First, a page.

The GRE General Test tests the general verbal, mathematical and analytical skills developed in a student during his undergraduate education. It is a good measure of how a child is comprehensively, but it does not say anything about the subject specific capabilities of a student. In case a student has to take up a particular subject in graduation then the scores of the general test do not help the admission authorities in determining the merits of the student. For this purpose the Subject Tests come in handy. These tests quantify the abilities of a student pertaining to specific subjects and they are administered for eight subjects.
The Chemistry test of GRE is meant for examining what potential a student has for undertaking studies in chemistry at the graduation level. In order to register for a Chemistry subject test you will have to find a center in which the paper based test is administered, since the subject tests are only administered in the paper based format. You must register for the test as soon as you make up your mind as the test centers fill up quickly. Furthermore, it is only when you register for the test that you will be in a frame of mind to prepare for the test. Before you start with the preparation it is vital to know the format and the syllabus of the Chemistry subject test.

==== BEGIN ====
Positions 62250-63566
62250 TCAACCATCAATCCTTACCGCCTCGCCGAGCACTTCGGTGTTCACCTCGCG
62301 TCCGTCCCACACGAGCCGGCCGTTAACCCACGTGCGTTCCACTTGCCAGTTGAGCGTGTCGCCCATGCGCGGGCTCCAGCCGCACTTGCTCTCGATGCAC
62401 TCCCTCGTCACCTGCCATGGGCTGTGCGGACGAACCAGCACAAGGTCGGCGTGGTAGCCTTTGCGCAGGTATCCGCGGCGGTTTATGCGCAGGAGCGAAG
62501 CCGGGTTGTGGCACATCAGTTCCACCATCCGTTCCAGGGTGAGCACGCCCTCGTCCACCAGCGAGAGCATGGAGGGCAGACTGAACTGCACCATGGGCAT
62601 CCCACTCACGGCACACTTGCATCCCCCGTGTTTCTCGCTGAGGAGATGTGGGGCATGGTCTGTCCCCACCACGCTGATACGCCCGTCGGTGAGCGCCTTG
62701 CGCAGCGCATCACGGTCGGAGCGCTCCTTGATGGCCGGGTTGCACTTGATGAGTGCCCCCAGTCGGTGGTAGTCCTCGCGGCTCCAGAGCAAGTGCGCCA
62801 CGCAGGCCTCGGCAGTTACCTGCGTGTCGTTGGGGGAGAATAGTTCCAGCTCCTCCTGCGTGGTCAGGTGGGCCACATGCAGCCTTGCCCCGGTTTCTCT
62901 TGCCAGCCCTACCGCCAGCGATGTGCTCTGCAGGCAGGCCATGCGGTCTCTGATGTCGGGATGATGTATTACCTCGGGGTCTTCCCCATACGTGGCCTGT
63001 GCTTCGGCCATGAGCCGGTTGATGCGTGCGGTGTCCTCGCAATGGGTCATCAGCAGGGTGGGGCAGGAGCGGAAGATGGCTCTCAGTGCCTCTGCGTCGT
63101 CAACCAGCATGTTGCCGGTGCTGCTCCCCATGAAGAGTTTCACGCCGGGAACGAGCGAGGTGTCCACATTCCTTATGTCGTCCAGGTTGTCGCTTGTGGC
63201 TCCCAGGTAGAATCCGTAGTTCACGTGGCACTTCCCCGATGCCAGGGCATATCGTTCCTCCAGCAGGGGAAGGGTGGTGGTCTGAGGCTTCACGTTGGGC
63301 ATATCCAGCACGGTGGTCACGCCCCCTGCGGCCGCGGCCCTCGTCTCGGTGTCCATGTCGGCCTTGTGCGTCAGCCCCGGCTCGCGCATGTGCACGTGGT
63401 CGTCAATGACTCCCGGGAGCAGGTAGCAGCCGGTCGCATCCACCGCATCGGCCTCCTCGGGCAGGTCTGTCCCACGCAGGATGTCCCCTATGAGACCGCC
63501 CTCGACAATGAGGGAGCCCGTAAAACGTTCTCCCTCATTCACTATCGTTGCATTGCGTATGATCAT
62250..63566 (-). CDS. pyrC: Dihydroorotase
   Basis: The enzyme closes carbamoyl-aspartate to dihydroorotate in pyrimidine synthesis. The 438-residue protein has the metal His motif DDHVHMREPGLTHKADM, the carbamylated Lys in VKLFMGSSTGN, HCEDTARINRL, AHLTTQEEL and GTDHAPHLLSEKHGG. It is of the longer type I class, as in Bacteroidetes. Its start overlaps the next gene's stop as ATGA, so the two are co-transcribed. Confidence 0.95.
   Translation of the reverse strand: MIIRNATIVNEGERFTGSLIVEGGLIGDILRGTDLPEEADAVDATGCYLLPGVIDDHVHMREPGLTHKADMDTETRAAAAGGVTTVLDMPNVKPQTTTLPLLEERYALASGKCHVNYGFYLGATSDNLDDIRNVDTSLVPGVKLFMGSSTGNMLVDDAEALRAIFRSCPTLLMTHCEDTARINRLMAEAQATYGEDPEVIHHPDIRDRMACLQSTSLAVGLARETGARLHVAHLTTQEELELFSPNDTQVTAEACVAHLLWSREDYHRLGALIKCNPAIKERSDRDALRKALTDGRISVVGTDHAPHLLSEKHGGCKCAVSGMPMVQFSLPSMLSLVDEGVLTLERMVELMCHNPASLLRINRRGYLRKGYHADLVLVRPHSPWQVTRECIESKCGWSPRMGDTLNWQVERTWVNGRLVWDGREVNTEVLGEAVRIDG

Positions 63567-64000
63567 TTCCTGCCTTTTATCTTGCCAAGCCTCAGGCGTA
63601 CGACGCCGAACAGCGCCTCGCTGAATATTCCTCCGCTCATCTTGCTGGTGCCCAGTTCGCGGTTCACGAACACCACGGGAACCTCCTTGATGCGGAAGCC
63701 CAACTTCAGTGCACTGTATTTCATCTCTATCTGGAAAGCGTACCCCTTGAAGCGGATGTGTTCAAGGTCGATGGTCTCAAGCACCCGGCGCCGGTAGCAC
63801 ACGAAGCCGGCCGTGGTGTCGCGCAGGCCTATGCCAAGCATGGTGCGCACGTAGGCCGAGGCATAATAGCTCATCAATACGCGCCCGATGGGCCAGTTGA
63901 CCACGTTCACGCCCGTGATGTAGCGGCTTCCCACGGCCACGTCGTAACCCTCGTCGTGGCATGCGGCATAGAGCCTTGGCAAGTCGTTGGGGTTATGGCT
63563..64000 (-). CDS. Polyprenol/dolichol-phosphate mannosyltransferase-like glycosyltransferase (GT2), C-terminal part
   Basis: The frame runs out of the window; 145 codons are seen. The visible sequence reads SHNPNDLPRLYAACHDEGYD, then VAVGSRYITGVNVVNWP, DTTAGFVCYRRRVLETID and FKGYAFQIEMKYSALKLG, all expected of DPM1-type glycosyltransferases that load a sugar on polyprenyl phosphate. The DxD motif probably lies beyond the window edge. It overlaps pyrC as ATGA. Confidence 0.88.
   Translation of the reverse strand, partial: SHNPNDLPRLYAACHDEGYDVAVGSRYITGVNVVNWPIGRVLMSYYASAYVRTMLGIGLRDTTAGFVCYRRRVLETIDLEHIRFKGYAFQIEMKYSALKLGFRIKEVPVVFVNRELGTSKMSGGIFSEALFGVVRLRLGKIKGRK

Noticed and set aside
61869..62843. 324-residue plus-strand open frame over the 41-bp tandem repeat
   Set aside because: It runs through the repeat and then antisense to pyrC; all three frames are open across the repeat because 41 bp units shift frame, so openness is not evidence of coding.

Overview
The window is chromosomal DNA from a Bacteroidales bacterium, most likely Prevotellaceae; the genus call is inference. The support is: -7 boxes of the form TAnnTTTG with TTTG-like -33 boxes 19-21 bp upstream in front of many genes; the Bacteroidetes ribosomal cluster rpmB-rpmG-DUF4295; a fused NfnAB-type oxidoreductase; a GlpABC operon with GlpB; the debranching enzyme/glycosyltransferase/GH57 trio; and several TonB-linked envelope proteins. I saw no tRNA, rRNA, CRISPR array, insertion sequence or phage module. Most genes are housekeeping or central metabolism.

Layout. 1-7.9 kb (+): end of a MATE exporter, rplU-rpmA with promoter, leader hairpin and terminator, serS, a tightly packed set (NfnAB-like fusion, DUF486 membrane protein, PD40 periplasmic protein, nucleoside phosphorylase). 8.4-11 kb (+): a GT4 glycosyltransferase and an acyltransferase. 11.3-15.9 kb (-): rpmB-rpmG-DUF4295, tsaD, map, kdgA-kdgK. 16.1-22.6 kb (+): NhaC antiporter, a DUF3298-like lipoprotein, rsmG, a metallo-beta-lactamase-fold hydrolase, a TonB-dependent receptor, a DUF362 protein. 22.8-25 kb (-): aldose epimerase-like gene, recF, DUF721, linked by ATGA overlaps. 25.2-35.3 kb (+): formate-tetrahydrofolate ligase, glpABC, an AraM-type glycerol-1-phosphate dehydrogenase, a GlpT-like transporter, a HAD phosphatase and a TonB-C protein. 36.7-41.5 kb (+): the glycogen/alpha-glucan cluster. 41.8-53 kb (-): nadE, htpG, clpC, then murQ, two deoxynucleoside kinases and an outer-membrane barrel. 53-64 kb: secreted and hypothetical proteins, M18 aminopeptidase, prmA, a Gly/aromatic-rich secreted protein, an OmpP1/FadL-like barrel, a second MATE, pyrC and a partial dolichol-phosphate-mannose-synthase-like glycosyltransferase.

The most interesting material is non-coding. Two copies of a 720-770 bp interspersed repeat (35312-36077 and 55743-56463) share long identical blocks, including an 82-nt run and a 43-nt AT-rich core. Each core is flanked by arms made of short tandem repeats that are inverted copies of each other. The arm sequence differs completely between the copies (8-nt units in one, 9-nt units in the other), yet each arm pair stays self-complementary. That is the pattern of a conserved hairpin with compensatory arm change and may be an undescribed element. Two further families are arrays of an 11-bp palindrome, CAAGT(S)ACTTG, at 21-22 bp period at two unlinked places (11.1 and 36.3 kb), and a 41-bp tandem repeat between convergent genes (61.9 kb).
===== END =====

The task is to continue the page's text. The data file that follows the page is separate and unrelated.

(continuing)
In this test there are 136 multiple choice questions. These questions are related with four main fields of chemistry: Analytical Chemistry, Inorganic Chemistry, Organic Chemistry and Physical Chemistry. Questions of analytical chemistry make up 15% of the test and the main topics related with this are data acquisition and use of statistics, solutions and standardization, homogeneous equilibria, heterogeneous equilibria, instrumental methods, environmental applications and radiochemical methods.
Questions of inorganic chemistry constitute 25% of the test and the main topics covered under this classification are general chemistry, ionic substances, covalent molecular substances, metals and semiconductors, concepts of acids and bases, chemistry of the main group elements, chemistry of the transition elements and special topics including organometallic chemistry, catalysis, bioinorganic chemistry, applied solid-state chemistry and environmental chemistry.
Questions of organic chemistry constitutes 30% of the test and the main topics under this are structure, bonding and nomenclature, functional groups, reaction mechanisms, reactive intermediates, organometallics and special topics including resonance, molecular orbital theory, catalysis, acid-base theory, carbon acidity, aromaticity, antiaromaticity, macromolecules, lipids, amino acids, peptides, carbohydrates, nucleic acids, terpenes, asymmetric synthesis, orbital symmetry and polymers
Questions based on physical chemistry make up 30% of the test and cover thermodynamics, quantum chemistry and applications to spectroscopy and dynamics.
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